Proteins bind to each other through a complex mixture of chemical interactions. What if certain proteins bind together due to their shapes, a much simpler process? To answer this question, the researchers used Summit, the fastest supercomputer in the country, to model the lock and key interactions. In these interactions, the protein molecules that bind together must chemically “adapt” precisely. The team tested 46 pairs of proteins that scientists know how to bind to each other. Next, the team modeled the assembly of these protein pairs on Summit. Of the 46 pairs tested, 6 assembled according to their complementary shapes more than 50% of the time.
The results could have many applications in biological research. For example, the approach could screen drugs for the treatment of disease or provide scientists with information on how to use proteins as building blocks to design new biological materials. The team plans to study additional proteins that can also bind shape-wise or form even higher-order assemblies. Ultimately, the team wants to know the limits of how protein forms can evolve to form hierarchical protein structures.
In order for proteins to bind successfully to each other, one of them acts as a ligand, a molecule that attaches to a target protein, and one of them acts as a receptor, the molecule that receives the ligand. This process involves complex chemical interactions, in which molecules share bonds and change configuration upon binding. The researchers wanted to see if they could predict this binding based only on shape, ignoring interactions between proteins. Using a database of more than 6,000 protein pairs, the team tested 46 pairs known to bind to each other and simulated their assembly on Summit, the Oak Ridge 200 petaflop supercomputer. Leadership Computing Facility.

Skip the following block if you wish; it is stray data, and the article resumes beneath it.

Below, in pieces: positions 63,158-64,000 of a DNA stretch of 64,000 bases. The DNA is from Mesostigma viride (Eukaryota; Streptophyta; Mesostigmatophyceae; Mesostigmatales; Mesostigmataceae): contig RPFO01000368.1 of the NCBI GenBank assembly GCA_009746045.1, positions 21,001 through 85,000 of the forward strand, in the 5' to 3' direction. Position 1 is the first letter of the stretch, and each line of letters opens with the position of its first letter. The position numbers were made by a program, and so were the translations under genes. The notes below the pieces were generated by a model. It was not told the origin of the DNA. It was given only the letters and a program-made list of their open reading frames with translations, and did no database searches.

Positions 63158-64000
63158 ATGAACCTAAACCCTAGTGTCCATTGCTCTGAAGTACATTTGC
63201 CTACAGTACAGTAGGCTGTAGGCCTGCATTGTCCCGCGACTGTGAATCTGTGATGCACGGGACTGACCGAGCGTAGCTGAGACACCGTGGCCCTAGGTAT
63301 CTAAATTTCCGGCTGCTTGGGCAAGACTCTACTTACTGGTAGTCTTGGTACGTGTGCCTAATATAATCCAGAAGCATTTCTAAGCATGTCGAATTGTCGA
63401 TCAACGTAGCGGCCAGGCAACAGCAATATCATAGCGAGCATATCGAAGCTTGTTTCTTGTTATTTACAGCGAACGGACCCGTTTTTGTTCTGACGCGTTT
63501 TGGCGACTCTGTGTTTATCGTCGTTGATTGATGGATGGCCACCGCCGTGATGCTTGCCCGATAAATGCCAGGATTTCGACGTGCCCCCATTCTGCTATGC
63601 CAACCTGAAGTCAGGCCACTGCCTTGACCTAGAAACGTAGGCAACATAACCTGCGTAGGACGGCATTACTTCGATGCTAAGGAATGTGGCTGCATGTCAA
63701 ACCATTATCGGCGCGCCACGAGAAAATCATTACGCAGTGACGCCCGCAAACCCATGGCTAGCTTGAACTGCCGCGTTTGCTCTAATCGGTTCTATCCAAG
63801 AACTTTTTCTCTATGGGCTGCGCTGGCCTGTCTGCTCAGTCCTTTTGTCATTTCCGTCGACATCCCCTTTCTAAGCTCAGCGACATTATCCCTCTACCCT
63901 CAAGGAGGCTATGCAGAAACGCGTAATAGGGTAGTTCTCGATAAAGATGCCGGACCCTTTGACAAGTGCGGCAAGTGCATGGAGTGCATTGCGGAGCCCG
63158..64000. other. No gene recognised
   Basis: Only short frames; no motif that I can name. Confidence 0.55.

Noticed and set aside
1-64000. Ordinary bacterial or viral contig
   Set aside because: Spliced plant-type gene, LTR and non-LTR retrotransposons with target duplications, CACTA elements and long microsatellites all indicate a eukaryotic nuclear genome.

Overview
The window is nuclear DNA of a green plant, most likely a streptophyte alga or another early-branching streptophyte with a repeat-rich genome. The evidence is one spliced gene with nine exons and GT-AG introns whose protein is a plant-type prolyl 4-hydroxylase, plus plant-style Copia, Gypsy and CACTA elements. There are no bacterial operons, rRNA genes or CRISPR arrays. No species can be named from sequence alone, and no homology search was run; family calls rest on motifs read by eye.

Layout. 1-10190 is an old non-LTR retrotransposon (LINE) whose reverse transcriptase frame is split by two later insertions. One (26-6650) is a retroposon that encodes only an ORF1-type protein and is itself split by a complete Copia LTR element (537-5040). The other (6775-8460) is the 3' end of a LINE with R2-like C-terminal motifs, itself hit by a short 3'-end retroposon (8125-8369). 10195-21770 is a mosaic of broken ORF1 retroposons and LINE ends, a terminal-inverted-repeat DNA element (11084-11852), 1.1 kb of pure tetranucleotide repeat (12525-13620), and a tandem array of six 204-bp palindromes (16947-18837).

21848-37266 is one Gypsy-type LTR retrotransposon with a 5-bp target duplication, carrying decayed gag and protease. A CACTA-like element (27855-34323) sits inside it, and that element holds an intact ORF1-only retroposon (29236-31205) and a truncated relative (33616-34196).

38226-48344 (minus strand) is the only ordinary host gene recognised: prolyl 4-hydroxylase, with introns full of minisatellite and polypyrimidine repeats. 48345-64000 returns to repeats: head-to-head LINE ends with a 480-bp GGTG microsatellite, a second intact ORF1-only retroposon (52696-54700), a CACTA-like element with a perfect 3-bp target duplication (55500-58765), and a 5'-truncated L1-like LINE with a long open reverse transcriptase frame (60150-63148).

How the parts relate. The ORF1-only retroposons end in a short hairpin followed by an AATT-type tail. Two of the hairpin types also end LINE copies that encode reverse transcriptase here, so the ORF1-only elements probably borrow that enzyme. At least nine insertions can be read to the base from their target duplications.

The team captured six pairs of proteins that bonded purely on the basis of shape, with one of the pairs binding more than 94% of the time. The team plans to study more proteins that can also bind depending on their shape or form even higher-order structures. Going forward, the team wants to know the limits of how protein forms can evolve to form hierarchical protein structures. The team hopes to eventually predict the binding of protein-protein interfaces in protein clumps or protein crystallization structures.
This research used resources from the Oak Ridge Leadership Computing Facility, a user facility of the Department of Energy Office of Science. The results described here are based on work supported by the US Army Research Laboratory and the US Army Research Office.
Computer simulation / modeling
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The role of the complementary form in the dimerization of proteins
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